jhallward wrote:Yeah, grottos can provide vertical training, but the reason I'm looking for something professional is because it means (a) I won't have the practice on trees meaning I can be trained on longer ropes (on rope 1 for example has you do a 200 foot climb) and (b) professionals will often offer equipment rental, and while I have no intention of renting all my equipment (because of safety and quality considerations) it would be nice to have some equipment available for rent.

While I personally have nothing against practicing in trees it is my preference that said practices should be done after the "student" has learned basic SRT. By this I mean that they've rappelled and have ascended a few times and have facilitated a change-over at least once. I prefer to be teaching on a cliff face and the height of the cliff depends upon the student and amount of (previous) experience on rope (any rope... i.e. rock climbing). It's a tried and true method of mine.
You can talk to whomever has the qualifications to train SRT in whatever grotto you go to to seek out said trainers. Not all of them will say... "well we can do it in my back yard, I've got a great tall tree to practice in..." In fact in your area I'd dare say most of them would take you to a place where cliffs abound and will start teaching you there.
The Colorado and NM cavers have a good number of "expert" vertical cavers (as opposed to the wording "professional" -- which again implies that they make a living doing whatever it is that they're supposed to be a "professional" in). Check them out, talk to them, let them know what you're wanting and I'm sure they'll be happy to help you out.
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Postby pete_the_caver » Jun 12, 2007 2:13 pm

You could come to the Uk or go to New Zealand. Both countries have lots of professional caving instructors
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Postby Ralph E. Powers » Jun 12, 2007 3:52 pm

pete_the_caver wrote:You could come to the Uk or go to New Zealand. Both countries have lots of professional caving instructors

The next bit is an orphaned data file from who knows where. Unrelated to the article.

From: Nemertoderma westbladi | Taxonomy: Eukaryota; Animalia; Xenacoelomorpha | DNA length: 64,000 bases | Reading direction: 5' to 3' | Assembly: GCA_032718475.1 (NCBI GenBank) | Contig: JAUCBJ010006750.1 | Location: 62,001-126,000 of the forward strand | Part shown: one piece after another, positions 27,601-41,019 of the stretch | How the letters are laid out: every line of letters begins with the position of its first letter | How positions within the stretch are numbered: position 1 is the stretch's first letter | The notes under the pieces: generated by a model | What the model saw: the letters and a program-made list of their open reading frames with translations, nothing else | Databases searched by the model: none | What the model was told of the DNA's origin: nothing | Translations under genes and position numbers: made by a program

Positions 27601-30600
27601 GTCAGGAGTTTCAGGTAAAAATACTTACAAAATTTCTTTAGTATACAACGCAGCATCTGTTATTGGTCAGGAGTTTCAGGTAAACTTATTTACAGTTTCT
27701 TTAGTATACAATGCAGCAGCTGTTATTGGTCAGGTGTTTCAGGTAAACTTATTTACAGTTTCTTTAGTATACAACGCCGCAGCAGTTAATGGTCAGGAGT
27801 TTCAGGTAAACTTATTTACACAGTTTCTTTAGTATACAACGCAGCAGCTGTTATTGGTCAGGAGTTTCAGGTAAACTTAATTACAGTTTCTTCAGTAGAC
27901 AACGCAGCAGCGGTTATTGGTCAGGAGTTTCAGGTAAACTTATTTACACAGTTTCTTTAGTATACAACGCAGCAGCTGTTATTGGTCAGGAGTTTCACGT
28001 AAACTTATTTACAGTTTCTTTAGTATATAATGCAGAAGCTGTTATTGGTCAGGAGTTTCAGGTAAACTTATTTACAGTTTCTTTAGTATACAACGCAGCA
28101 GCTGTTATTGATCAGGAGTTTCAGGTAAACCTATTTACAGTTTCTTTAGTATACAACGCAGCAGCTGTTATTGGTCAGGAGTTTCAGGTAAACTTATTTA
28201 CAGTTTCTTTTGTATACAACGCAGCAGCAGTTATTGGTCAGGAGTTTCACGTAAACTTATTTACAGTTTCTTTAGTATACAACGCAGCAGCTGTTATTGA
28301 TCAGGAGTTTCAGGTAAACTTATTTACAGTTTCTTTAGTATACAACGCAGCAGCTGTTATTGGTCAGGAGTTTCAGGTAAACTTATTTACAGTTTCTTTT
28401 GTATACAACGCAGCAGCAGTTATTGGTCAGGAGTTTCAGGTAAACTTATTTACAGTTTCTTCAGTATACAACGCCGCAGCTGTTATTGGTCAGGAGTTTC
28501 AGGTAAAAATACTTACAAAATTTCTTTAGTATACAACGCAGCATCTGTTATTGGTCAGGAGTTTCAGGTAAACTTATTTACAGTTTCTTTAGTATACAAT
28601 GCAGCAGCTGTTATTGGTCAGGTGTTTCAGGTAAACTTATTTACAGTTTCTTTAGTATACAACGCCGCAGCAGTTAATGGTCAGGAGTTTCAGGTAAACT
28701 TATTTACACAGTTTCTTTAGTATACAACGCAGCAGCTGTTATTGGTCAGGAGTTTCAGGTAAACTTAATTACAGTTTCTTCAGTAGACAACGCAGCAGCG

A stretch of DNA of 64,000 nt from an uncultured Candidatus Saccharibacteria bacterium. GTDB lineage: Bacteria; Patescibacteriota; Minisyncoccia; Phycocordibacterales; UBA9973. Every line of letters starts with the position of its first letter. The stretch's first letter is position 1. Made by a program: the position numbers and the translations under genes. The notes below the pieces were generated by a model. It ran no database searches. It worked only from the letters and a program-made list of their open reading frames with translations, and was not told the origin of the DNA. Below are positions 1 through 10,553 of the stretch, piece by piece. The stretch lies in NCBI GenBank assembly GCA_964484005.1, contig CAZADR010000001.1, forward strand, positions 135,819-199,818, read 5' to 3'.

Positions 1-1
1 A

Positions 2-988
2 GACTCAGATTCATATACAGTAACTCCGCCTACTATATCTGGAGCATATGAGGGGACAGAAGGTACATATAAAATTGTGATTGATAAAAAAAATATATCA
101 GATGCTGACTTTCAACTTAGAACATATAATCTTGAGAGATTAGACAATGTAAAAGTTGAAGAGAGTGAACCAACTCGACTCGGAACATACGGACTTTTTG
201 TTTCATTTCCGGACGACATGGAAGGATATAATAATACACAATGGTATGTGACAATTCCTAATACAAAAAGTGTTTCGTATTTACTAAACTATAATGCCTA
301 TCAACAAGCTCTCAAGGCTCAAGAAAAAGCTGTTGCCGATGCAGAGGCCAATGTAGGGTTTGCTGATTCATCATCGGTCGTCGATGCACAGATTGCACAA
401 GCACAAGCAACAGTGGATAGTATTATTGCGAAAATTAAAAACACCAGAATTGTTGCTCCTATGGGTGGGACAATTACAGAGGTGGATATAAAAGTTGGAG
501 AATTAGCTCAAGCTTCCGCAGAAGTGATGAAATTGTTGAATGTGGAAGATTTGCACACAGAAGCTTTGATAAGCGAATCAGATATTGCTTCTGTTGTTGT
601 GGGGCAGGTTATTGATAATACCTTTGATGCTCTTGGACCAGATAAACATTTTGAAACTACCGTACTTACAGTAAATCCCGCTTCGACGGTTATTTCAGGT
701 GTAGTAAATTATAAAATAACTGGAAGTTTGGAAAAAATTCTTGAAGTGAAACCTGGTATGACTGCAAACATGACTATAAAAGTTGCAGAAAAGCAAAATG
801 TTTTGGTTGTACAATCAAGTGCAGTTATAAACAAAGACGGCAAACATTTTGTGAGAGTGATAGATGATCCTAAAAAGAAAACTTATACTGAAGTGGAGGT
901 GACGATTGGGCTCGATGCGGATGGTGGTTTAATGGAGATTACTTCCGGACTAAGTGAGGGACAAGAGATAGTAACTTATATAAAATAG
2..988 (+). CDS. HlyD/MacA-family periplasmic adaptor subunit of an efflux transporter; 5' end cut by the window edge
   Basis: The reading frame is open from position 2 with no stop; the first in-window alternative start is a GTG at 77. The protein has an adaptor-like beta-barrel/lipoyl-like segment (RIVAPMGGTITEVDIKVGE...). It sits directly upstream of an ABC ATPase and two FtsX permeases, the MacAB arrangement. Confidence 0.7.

Heh, only if you promise to take them caving down there mate. For some folks that's a once in a life time adventure to be sure. :kewl:
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Postby Squirrel Bait » Jun 12, 2007 4:59 pm

I'd like to go next year. :-)
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Postby KeokukGeode » Jun 12, 2007 11:03 pm

Just a suggestion
Hocking Technical College
Ranger Department
Ropes and Rappelling
Nelsonville, Ohio
http://www.hocking.edu
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Postby Anonymous_Coward » Jun 13, 2007 8:24 am

I don't know if it fits your travel plans, but there is a vertical workshop at the NSS Convention. It is put on by the Vertical Section of NSS and is very worthwhile. My wife and I took the class when we started vertical and it helped us quite a bit. You get instruction from some very experienced people. The best part is you get to try several different ascending systems and see which one you like best. This helped us to buy the right vertical gear. Plus, since it is at convention, you can buy your system right there from the vendors. If it fits your schedule, I would highly recommend attending the NSS vertical workshop. I believe it costs about $15.
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Postby caverdan » Jun 13, 2007 12:57 pm

In Colorado, give Todd Warren a try. He's a long time grotto member and does most of our club training. Like Ralph suggests, he usually teaches on a cliff face. :kewl: You'll get nothing but the best from him. Here is a link to his website.

http://www.alpenquest.com
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Professional climbing classes

Postby Ernie Coffman » Jun 14, 2007 5:57 pm

JHallward, you might be interested in this link:

http://www.cmcrescue.com/cmcschoolrope1.php

CMC is definitely a professional climbing school and on your way to New Mexico. They do offer classes all over, though, but you just have to look at your calendar for when and where they are.

The suggestion of the NSS Vertical Workshop at the convention is your least expensive and probably the best way to try out different rigs and climbing activities, but none of it is on the real rock, unfortunately. There's only so much time! :exactly:

Have a good one!